Debunking 12 Common Hangovers Myths That You Shouldn’t Believe

Hangovers Myths

A hangover is marked by various unpleasant signs, such as headaches, nausea, vomiting, indigestion, passing out, shaking, sweating, weakness, anger, and exhaustion. People put in immense effort to guarantee that these never occur.

However, you will probably require improving upon your most significant efforts. Whenever you feel anger building up inside you, try to avoid performing these acts.

1. Take A Painkiller Before You Get Into Bed

Stay mindful of OTC (over-the-counter) medications. After drinking, using painkillers before sleep is unsafe and is not encouraged. The primary cause is that your painkillers work briefly and will stop after you wake up.

Another big reason is that these medicines with alcohol may harm the liver and stomach.  Aspirin and ibuprofen may harm the inside of your stomach while using acetaminophen like Tylenol might damage your currently stressed liver. Painkiller is most effective in the morning.

2. Hangovers Are Not A Serious Problem

Excessive drinking affects the nervous system. It disrupts your brain chemistry, giving you headaches, vomiting, and fainting, urinating so much that you get dehydrated. The morning after drinking, you could have a painful headache, tiredness, dry mouth, upset stomach, and a weakened immune system.

3. Drinking More The Next Morning Will Help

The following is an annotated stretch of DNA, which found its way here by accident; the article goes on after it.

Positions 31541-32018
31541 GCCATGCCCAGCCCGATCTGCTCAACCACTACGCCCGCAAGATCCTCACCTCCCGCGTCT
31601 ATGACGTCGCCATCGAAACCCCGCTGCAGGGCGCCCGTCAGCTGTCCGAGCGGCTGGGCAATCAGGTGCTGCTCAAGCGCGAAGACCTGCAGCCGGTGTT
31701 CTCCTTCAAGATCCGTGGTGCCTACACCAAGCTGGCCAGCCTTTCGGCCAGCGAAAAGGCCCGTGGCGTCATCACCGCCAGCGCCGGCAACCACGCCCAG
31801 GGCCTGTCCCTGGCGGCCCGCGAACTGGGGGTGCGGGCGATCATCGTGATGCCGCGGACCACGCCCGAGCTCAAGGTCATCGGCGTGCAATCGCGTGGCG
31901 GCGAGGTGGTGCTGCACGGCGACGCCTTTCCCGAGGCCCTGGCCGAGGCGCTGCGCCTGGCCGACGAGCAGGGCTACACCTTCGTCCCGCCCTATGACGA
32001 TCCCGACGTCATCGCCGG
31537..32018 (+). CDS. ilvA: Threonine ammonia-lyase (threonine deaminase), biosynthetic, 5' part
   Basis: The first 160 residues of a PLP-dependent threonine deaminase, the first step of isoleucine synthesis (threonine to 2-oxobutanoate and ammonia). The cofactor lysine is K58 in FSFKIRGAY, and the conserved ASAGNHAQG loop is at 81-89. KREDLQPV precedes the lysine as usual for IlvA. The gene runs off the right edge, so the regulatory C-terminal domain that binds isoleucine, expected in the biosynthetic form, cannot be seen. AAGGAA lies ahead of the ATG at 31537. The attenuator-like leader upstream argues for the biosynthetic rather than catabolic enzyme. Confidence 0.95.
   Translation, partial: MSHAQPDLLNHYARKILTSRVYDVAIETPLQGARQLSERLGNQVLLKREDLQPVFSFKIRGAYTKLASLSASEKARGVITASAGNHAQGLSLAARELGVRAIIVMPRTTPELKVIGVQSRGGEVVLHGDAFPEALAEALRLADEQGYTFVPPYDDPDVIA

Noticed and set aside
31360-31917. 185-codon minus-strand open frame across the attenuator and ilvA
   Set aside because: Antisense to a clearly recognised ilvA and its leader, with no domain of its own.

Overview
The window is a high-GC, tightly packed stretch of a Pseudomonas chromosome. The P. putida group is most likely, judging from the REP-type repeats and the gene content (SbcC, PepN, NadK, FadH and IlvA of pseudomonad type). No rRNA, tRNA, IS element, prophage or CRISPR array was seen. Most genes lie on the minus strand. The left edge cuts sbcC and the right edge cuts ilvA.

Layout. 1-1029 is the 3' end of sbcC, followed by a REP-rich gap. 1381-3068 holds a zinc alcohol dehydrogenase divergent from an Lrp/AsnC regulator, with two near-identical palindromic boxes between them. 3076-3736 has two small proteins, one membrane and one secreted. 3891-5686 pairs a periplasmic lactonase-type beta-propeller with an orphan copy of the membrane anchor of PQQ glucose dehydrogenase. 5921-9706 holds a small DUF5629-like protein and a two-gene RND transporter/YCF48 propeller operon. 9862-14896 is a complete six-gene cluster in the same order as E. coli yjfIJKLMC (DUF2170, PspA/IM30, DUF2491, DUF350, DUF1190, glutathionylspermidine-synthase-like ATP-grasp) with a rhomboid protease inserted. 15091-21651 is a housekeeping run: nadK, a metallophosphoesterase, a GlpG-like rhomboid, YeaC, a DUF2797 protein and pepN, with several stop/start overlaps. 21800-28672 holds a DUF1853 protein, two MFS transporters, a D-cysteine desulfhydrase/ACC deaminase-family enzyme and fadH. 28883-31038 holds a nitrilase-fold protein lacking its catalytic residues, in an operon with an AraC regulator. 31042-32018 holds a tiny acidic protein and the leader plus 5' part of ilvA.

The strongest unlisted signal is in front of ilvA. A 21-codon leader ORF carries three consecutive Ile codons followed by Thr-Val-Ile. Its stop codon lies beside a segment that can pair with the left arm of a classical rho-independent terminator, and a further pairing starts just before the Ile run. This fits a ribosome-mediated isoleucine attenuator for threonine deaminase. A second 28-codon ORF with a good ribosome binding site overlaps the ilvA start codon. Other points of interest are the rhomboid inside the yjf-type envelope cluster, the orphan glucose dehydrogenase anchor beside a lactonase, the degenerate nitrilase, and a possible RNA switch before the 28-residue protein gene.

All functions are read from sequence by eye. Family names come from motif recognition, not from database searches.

Hangovers Myths

After a night of partying, drinking alcohol will merely extend your hangover. Self-medicating using something that caused you sickness. I don’t recommend it for hangovers. 

Why do people in the morning drink a Bloody Mary and a mimosa? An early-morning drink could ease hangover symptoms but isn’t good for you. Alcohol lowers mood. It calms you. When alcohol leaves your body, calm shifts to stress. 

Drinking the morning afterward may help you relax, yet it harms your liver and mind. This can also increase your severe headache.

4. Drinking Water

Alcohol affects a hormone that keeps water balance, causing you to urinate more and lose cell water. That triggers dizziness, headaches, dry mouth, and tiredness. Dehydration doesn’t trigger hangovers; thus, drinking water won’t improve. 

The chemicals that give hue and improve the flavor of a variety of booze; acetaldehyde, a harmful result your body creates as it metabolizes alcohol; prostaglandins, the inflammatory chemicals released as you drink; and the reality that alcohol disrupts how you sleep, which throws the entire body off.

 Drinking too much water is unsafe, yet it will assist you in keeping hydrated while preventing drinking more.

5. If You Drink Liquor Before Beer, You’re Good To Go

Hangovers Myths

You’ve probably heard beer before liquor. Kudos to the poetic skills, but quit thinking they’re true. The Banner Poison and Drug Information Center in Phoenix claims all alcohol is toxic. Alcohol quantity is more significant than order.

Most people drink lightly, whereas others excessively drink. According to the CDC, one in six Americans drink excessively four times every month, drinking roughly seven drinks. 

Alcohol is costly and can harm your well-being. Heavy drinking leads to alcohol poisoning and death. Calm yourself and drink wisely.

6. Hangovers Affect Both Genders Identically

On Ladies’ Night, don’t binge drink. When men and women drink the identical quantity, women experience it more. Men’s more extensive water content reduces alcohol. Alcohol develops quicker in women.